The curriculum trains graduates to: communicate to various public audiences with clarity and precision, using the most effective combination of images, sounds and words, while applying the most appropriate contemporary technologies; gather information, through research, observation and interviews, and evaluate what is gathered; acquire expertise in a particular subject and use that expertise to communicate clearly to various public audiences; base journalistic work on such enduring ethical principles as accountability, fairness, accuracy, responsibility and diversity; think analytically, critically and creatively about the social, historical, economic and scientific forces that underlie daily events, in order to provide appropriate context in the reporting of daily events; apply the laws of freedom of expression, in both the United States and in a global media setting;  and blend entrepreneurial strategies with journalistic enterprise to enable success in a fast-changing economic environment.

Undergraduate Degree Requirements

Graduate Studies

Undergraduate Degree Requirements


The MA in Journalism prepares students for professional success in news outlets, digital and social media platforms or corporate communications. The program offers two choices: the professional­practice option or the area­of­expertise option. The professional­practice option is for students who wish to focus on quickly obtaining advanced journalistic skills. It can be completed with as few as 30 credits and in as little as two semesters plus a summer. This option is designed for students with limited academic or professional experience in journalism. The area­of­expertise option is for students wishing not only to acquire advanced journalistic skills but also to complement them with an area of expertise, such as environmental science and policy. This option can be completed with a minimum of 36 credits and in four semesters.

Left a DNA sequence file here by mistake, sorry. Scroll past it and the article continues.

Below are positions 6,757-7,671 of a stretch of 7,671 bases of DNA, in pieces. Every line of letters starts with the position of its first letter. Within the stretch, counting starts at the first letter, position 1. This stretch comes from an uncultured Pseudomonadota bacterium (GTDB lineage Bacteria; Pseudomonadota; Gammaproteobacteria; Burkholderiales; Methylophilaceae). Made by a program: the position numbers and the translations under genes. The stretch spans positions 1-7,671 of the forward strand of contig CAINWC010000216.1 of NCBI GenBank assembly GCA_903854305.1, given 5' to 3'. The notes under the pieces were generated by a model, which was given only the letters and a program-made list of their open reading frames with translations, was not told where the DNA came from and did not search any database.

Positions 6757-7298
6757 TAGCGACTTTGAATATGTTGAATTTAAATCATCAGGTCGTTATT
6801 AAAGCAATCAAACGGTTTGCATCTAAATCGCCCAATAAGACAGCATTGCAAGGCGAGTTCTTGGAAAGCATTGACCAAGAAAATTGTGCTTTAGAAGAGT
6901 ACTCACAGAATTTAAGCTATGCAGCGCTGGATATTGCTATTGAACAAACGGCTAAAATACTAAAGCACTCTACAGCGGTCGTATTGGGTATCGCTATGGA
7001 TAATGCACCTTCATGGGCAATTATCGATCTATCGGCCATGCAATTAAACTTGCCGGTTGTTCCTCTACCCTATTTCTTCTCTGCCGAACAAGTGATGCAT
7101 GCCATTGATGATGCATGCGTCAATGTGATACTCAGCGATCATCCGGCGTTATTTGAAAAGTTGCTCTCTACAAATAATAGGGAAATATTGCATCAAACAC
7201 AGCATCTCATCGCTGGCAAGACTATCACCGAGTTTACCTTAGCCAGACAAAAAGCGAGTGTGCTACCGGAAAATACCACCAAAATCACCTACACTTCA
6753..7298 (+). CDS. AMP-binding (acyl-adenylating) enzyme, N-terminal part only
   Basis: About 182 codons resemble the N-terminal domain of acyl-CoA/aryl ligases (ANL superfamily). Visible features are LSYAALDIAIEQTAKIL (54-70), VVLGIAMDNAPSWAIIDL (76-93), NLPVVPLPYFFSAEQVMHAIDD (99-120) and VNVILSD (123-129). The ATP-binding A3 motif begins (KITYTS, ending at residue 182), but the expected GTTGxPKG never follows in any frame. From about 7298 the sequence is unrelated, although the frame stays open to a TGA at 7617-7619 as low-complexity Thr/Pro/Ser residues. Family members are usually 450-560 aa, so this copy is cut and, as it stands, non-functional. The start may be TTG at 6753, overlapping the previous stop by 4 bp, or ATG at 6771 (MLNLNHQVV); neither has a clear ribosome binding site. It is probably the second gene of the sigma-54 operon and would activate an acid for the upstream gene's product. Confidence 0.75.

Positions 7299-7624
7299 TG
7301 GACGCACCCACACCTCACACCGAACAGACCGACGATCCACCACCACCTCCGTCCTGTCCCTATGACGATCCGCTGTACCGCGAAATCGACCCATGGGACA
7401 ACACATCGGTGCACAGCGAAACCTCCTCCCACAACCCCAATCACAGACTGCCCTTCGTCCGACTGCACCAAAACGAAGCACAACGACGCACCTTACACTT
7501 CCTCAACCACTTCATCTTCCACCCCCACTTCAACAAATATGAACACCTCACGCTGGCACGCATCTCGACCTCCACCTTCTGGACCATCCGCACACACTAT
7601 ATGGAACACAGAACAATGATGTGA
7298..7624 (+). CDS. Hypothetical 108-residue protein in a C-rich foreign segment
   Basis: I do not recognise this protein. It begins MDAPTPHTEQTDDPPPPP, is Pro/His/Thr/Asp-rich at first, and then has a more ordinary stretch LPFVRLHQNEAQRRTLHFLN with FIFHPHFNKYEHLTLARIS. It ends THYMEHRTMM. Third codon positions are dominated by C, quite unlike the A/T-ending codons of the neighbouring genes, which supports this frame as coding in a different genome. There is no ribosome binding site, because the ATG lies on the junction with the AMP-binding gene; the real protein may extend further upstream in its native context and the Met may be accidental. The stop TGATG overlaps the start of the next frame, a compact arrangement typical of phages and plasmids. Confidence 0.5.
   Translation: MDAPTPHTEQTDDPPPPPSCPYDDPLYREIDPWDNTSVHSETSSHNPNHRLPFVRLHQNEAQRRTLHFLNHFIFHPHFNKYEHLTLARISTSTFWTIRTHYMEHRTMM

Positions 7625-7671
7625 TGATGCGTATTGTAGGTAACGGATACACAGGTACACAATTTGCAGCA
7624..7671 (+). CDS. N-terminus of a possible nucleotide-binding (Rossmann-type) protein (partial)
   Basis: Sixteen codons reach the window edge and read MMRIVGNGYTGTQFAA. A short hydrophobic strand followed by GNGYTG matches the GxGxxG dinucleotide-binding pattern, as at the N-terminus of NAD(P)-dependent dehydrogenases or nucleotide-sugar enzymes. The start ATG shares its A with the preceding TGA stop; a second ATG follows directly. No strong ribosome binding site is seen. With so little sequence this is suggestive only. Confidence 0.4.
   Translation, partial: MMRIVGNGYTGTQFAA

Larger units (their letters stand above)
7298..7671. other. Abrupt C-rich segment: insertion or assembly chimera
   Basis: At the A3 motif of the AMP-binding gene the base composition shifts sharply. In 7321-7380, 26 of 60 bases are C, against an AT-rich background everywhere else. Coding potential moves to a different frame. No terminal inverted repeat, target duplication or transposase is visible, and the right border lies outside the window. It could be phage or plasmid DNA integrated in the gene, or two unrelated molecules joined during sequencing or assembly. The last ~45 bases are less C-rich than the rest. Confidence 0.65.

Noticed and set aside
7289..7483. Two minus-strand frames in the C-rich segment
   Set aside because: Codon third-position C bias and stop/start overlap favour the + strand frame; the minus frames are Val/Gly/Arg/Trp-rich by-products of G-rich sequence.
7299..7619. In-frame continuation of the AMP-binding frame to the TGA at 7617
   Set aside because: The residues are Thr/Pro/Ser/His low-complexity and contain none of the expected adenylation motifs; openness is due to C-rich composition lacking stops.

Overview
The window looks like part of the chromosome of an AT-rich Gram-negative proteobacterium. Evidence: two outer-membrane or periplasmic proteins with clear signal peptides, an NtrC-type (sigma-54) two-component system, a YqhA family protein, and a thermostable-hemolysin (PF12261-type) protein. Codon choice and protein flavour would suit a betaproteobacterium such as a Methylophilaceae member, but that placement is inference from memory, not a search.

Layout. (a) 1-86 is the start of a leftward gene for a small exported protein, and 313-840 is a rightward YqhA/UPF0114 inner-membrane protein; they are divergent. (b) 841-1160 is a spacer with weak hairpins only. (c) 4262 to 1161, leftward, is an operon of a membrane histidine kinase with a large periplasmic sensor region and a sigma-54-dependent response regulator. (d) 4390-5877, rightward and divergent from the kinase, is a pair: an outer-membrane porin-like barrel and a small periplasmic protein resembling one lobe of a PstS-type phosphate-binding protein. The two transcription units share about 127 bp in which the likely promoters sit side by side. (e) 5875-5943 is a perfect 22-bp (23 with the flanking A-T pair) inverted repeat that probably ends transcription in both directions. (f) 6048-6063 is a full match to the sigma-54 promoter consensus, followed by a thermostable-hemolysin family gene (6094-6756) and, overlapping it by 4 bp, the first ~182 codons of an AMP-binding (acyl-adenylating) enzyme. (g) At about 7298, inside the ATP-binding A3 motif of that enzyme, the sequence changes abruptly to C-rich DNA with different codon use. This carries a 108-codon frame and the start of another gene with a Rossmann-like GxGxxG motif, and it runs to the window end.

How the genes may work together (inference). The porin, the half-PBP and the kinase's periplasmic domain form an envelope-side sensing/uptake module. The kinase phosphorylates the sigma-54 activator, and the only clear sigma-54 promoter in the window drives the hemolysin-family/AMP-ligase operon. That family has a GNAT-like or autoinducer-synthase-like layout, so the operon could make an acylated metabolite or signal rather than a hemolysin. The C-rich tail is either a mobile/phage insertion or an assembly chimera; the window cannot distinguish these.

Regardless of the option, the degree focuses on multimedia training and experience.  Students develop skills in information gathering, storytelling and analysis across a variety of platforms including video, online interactivity, social media, photography and the printed word. They produce in­depth reporting projects, in cooperation with professional media outlets in Colorado, and they complete internships at award­winning radio and television stations, newspapers, magazines, websites and other news organizations nationwide.